Stronger connection, greater trust in Australia within Chinese-Australian communities


A new Lowy Institute survey of public opinion in Chinese communities in Australia has found an increased sense of community belonging, a reduced prevalence of race-based attacks and significant trust in Australia as a global actor.

The 2023 edition of the Being Chinese in Australia survey is the third annual survey of public opinion among Chinese-Australian communities. Project Director and Research Fellow Dr Jennifer Hsu said the survey helps to understand the views of a cultural group that makes up more than five per cent of the Australian population.

“This survey is important at a time when the effects of growing geopolitical competition are being felt in Australia,” Dr Hsu said. “In recent years, Chinese-Australians have come under greater scrutiny, and some have had their loyalty to Australia questioned. Grasping the impact that these and other issues are having on how Chinese-Australians see their place in Australian society is critical to our social cohesion.”

Among the report’s key findings are:

  • Most Chinese-Australians have a positive view of Australia.A majority say that Australia is a good place to live and are proud of the Australian way of life and culture. Three-quarters say they feel a moderate or strong sense of belonging — an increase from the 2021 survey. Fewer Chinese-Australians say they have been called offensive names or physically threatened or attacked because of their heritage in the last year. The survey also found an increase in support for democracy as a form of government. Almost half of Chinese-Australians say that democracy is preferable to any other kind of government, an increase of 14 points since 2021.
  • Australia tops the list of countries that Chinese-Australians trust most, and no leader we asked about was more trusted than Prime Minister Anthony Albanese. The United Kingdom was the next most trusted country. Former New Zealand Prime Minister Jacinda Ardern was the second-most trusted leader. Chinese-Australians trust China and President Xi Jinping less than they did in 2021, but still more than the broader Australian population does.
  • Chinese-Australians have varying degrees of trust in the information they consume. Most trust the English-language media in Australia to report news accurately and fairly. But they are divided as to whether Australian media reporting about China is too negative or fair and balanced. Despite relatively high usage of WeChat among Chinese-Australians, just under half doubt the fairness and accuracy of the news and information it provides. Approximately two-thirds say they are confident in their ability to recognise made-up news or disinformation.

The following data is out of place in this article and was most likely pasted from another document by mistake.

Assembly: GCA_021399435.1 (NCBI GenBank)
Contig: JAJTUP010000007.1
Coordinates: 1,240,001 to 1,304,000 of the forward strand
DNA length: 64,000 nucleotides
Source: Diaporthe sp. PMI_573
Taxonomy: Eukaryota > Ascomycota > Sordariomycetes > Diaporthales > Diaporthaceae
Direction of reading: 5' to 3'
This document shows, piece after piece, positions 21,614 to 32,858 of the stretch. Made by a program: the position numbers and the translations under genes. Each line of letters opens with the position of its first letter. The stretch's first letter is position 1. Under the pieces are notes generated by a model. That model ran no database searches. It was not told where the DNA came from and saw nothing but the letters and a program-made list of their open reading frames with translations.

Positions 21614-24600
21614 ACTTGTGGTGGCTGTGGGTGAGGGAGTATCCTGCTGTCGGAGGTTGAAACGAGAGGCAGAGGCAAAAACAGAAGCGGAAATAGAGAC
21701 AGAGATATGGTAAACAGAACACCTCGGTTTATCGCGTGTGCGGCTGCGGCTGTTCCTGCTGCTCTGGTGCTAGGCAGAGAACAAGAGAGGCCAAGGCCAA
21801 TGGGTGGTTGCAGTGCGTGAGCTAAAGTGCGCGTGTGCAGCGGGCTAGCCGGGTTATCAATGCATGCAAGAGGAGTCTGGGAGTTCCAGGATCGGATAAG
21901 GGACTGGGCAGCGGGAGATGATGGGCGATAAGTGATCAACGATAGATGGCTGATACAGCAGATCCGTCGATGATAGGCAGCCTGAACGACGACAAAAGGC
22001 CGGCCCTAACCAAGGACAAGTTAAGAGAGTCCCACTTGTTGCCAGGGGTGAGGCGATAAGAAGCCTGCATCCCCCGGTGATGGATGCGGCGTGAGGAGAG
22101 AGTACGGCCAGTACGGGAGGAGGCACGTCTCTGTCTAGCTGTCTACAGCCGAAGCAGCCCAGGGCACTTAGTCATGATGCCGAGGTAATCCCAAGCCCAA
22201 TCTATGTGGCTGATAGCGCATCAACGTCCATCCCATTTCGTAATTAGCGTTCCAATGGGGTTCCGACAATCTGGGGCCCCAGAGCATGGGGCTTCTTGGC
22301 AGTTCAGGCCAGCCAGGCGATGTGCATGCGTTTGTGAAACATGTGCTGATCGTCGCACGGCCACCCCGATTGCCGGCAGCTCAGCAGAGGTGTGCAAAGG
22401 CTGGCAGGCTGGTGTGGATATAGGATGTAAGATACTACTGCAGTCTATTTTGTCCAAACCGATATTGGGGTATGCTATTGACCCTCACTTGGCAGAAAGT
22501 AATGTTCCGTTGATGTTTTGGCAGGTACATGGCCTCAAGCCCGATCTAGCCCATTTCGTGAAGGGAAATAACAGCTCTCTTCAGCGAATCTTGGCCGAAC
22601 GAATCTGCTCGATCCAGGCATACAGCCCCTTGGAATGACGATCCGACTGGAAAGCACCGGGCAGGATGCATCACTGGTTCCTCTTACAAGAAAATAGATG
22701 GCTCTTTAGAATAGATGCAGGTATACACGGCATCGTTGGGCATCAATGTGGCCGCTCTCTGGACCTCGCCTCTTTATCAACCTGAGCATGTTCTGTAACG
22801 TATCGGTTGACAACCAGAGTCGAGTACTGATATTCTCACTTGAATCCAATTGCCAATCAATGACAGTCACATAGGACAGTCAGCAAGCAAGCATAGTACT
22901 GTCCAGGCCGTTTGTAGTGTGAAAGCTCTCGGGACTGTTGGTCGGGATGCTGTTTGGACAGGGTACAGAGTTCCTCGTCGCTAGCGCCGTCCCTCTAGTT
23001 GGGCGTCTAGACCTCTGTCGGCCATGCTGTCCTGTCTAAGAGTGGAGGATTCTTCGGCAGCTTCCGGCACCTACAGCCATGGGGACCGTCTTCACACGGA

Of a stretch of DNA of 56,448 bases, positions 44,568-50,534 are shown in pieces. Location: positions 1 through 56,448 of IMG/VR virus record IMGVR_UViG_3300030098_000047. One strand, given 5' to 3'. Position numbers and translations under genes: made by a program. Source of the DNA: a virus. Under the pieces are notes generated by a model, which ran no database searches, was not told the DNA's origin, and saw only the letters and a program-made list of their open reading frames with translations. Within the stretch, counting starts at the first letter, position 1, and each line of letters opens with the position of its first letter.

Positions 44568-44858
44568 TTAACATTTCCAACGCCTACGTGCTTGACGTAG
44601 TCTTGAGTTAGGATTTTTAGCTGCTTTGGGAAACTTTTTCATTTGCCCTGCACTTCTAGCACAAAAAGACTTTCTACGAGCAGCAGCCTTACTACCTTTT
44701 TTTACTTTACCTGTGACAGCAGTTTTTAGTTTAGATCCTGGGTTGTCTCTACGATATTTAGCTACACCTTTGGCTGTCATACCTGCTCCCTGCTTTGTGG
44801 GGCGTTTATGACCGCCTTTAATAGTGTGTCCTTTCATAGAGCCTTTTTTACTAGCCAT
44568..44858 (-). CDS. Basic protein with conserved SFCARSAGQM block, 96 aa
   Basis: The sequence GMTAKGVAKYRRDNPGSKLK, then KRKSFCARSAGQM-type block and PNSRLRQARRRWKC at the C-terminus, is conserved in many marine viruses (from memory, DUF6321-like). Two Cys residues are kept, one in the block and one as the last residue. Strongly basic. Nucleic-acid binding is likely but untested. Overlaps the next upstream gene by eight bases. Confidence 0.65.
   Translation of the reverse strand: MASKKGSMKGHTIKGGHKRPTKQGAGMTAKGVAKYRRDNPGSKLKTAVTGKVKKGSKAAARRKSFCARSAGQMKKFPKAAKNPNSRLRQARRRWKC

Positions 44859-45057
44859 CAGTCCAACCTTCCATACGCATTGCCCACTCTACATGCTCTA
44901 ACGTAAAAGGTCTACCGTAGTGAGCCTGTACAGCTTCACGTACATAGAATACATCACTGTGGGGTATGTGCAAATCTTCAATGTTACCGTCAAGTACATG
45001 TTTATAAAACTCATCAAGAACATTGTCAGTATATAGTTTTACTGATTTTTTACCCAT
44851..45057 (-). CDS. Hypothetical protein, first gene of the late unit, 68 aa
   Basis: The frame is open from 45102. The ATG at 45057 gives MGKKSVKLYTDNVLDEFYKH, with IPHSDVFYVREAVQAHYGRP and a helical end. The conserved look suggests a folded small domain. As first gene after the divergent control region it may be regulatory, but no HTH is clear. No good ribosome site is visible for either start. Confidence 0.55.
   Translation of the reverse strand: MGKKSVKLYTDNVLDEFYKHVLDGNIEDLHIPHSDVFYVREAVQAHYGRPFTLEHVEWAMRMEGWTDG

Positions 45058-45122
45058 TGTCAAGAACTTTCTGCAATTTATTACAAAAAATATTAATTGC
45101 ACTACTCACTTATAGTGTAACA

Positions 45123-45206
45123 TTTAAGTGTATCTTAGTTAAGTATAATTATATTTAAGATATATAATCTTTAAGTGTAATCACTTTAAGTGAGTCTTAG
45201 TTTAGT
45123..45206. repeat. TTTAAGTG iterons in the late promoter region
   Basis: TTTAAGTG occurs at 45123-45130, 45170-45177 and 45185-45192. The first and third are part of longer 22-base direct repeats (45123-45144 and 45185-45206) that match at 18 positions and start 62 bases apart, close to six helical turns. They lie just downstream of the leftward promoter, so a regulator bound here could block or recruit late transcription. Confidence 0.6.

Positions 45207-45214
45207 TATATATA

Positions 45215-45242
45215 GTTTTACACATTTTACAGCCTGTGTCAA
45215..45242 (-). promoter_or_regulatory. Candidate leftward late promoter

• Like the broader Australian population, the issue that most worries Chinese-Australians is a severe downturn in the global economy. Chinese-Australians are less likely than the rest of the Australian population to see China as a military threat. And while a majority of Chinese-Australians believe that the US alliance is important to Australia, support for the alliance is lower than the broader Australian population. A minority of Chinese-Australians think AUKUS and the Quad make Australia or the region safer. A significant majority of Chinese-Australians believe that Australia should be neutral in any conflict between the United States and China, compared to just over half of the general population.

The 2023 edition of the Being Chinese in Australia survey of public opinion in Chinese communities is available as an interactive data presentation. The summary report of the findings by Dr Jennifer Hsu is available to download at the Lowy Institute website.


2023 Being Chinese in Australia: Public Opinion in Chinese Communities reports the results of a nationally representative survey of 1200 adults in Australia who self-identify as of Chinese heritage. The survey was conducted between 27 September and 10 December 2022. This report is part of the Lowy Institute’s Multiculturalism, Identity and Influence Project, funded by the Australian Department of Home Affairs.


Shane McLeod
Director, Media and Communications